Tools against Mildew and other Pathogens
In the case of mildew, a plant disease whereby fungi cover parts of the plant with a white coating and cause them to dry out, it works like this: the fungus penetrates the cells of wheat plants with a kind of mini tube to supply itself with nutrients. For this purpose, it requires a certain protein. This protein is located on the surface of a cell of the wheat plant. If the wheat cell lacks this protein, because it was previously removed from the plant’s genetic material by means of a gene scissors, the fungus can no longer harm the wheat.
Whether genome editing is used to make plants immune to diseases or to make fruits and cereal grains grow larger, the principle according to which the gene scissors works is always similar:
1. Precise search: Researchers apply genetic engineering methods to introduce special protein complexes from bacteria – so-called restriction enzymes (in the case of CRISPR/Cas9, the Cas9 “cutting protein”) – and a recognition molecule (the “guide RNA”) into the plant cells. In the cell, the guide RNA directs the Cas9 enzymes to search for and identify the exact spot within the plant genome where the “target DNA” is to be split.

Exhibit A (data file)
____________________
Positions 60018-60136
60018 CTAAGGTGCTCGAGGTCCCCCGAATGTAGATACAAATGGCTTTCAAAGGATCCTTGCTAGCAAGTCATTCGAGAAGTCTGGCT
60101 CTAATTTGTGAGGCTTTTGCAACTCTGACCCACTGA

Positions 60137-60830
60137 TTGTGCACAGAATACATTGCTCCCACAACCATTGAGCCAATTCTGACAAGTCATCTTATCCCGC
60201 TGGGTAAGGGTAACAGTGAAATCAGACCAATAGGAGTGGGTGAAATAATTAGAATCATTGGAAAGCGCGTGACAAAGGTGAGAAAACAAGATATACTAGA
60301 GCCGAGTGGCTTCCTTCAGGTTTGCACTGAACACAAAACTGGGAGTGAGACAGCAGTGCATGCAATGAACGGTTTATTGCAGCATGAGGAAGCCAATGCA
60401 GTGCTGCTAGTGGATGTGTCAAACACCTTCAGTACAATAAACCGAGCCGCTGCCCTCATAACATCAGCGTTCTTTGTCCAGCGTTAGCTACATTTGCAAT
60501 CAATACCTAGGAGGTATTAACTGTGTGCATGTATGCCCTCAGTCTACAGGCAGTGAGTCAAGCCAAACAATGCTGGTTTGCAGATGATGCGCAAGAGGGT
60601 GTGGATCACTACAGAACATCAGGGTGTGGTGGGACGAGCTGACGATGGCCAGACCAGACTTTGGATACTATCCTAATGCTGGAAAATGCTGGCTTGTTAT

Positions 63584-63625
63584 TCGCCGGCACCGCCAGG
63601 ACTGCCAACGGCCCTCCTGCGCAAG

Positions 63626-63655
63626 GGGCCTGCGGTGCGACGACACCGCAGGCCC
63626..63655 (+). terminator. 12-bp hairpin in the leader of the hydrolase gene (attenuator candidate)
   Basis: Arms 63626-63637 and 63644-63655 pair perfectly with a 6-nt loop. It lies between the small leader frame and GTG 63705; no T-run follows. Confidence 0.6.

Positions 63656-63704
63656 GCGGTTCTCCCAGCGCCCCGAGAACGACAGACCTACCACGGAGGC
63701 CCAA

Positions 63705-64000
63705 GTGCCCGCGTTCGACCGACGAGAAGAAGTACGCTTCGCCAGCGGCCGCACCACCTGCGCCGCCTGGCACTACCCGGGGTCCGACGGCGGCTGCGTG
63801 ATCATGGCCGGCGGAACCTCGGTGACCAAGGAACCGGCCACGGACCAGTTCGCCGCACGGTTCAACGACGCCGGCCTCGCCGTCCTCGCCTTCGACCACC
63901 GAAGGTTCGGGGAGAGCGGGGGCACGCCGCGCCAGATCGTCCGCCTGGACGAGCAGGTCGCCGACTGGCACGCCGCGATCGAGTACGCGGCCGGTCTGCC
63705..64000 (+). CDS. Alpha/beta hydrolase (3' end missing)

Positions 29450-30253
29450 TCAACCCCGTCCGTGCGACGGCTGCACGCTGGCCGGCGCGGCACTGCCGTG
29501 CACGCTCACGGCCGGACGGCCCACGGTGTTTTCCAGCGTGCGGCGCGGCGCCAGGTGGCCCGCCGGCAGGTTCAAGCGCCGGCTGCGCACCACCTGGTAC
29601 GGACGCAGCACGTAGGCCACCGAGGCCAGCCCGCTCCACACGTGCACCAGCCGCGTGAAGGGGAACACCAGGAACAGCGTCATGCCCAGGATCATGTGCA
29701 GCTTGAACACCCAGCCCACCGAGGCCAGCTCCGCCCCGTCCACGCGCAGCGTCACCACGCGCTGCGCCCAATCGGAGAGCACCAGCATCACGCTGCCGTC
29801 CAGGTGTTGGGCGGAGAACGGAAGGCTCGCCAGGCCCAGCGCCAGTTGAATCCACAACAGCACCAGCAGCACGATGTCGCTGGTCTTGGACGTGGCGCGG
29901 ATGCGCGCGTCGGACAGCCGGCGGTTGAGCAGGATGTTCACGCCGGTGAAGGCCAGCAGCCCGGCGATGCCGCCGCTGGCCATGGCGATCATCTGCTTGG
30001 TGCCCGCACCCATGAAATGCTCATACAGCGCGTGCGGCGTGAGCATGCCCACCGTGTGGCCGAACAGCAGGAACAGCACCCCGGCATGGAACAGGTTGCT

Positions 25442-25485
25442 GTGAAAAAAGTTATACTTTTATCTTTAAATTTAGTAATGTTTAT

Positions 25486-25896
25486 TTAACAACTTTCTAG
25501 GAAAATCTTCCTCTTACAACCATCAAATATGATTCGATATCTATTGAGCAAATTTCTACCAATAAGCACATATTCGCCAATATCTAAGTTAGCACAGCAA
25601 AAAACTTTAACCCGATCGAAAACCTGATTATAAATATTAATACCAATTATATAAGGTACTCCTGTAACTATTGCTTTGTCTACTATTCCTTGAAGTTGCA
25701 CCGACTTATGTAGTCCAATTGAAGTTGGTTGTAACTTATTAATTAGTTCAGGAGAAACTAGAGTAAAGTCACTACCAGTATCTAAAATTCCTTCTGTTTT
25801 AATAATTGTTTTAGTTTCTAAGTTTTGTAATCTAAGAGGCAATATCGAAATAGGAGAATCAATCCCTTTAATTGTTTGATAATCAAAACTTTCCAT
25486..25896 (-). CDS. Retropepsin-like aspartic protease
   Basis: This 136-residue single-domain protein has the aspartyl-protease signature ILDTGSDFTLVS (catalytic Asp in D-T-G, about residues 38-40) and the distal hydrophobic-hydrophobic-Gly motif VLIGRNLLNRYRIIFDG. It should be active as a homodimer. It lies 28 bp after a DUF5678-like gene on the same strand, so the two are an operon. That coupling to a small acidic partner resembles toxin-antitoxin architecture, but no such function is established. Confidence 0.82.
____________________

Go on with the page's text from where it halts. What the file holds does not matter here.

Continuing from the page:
2. Exact cut: Like a micro-scalpel, the enzymes cut through the plant DNA – exactly at the defined position.
3. New structures: The plant’s own repair enzymes try to repair the damage to the DNA. There are two repair mechanisms. Homologous recombination enables gene correction or the insertion of DNA segments at a specific sequence by means of an added template. This enables the plant to develop new properties. In non-homologous recombination, the two ends of the DNA are recombined without a template, whereby errors (mutations) may arise that damage the gene and render it inoperable. In this way, plants have been made resistant to the mildew pathogen. This was possible because the pathogen needs a specific protein (receptor) on the surface of the cell in order to enter it. If this receptor is destroyed, the pathogen can no longer enter and the plant is resistant. Gene inactivation is easier to perform by non-homologous recombination than by homologous recombination.